Mod parent up. Voline is absolutely right. People think that firms decide how much their price will "sell" at. That's only half of the equation. Now, Voline, since there really are no substitutions for Microsoft's product, the fact that Microsoft has all but eliminated consumer surplus by offering 200 different SKU's for their OS and charging this demand determined price, the price increase that would make up for the corporate tax has already happened in the past. At this point, any increase in tax is really a hit on their profit margins.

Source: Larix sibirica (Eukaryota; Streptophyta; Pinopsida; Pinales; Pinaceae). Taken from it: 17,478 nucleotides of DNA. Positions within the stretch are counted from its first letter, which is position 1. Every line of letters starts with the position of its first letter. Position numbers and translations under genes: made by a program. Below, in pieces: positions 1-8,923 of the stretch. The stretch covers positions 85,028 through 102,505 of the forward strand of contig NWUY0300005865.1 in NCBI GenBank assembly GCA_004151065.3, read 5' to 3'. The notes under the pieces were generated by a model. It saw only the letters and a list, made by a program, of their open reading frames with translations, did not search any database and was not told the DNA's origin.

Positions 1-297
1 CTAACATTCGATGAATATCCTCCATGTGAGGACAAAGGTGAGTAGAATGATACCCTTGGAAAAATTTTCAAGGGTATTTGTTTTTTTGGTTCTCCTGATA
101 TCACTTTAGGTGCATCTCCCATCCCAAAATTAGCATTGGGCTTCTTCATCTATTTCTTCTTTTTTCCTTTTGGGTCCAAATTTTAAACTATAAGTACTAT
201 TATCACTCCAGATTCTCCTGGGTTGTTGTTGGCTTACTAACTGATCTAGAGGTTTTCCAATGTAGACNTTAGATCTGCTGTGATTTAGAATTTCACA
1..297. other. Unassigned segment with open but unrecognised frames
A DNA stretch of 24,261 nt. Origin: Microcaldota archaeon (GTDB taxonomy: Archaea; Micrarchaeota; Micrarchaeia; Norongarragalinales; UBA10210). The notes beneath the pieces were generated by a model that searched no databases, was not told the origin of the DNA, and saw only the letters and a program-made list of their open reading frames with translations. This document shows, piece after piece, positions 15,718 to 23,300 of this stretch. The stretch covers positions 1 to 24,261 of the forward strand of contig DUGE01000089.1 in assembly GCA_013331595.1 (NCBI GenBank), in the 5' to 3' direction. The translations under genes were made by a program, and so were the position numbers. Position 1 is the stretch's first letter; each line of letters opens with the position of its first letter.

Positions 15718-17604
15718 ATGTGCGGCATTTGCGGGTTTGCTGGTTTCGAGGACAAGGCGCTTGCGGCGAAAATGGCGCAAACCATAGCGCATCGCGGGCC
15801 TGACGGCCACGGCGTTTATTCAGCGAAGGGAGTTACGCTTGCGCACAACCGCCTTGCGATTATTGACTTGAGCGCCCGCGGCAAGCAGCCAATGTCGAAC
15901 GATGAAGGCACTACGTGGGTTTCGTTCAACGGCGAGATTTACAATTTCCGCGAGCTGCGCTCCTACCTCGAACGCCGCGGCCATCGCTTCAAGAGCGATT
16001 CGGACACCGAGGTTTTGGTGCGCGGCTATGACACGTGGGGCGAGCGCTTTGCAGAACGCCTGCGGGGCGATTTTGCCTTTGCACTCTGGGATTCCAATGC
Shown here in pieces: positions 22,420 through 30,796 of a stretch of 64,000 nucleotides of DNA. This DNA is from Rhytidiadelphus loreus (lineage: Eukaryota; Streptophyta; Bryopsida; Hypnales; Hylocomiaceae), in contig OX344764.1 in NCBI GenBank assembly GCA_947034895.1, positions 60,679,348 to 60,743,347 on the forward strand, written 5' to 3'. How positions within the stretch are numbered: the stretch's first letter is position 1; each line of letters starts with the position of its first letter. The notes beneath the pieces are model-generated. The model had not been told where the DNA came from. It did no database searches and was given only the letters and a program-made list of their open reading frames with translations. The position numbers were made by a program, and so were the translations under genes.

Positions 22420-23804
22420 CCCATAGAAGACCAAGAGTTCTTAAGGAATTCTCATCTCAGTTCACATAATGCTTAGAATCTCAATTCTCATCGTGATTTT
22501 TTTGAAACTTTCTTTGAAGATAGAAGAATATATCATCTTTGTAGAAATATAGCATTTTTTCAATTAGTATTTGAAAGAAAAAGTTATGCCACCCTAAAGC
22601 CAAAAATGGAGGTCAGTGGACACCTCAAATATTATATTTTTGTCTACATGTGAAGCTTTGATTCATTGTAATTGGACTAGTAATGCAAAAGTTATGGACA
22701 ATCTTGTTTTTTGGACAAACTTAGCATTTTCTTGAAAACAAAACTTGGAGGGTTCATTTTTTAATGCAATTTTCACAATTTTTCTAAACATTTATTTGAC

This gets me to thinking, if MS's software is as essential to business as oil is, does it share its inelasticity? Part of the problem is that Microsoft isn't always selling to consumers, but to a manufacturer's input in the form of OEM installs. That manufacturer's output is definitely substitutable and shows a high degree of elasticity, which is probably why Dell is trying out Ubuntu installs in some of its laptops.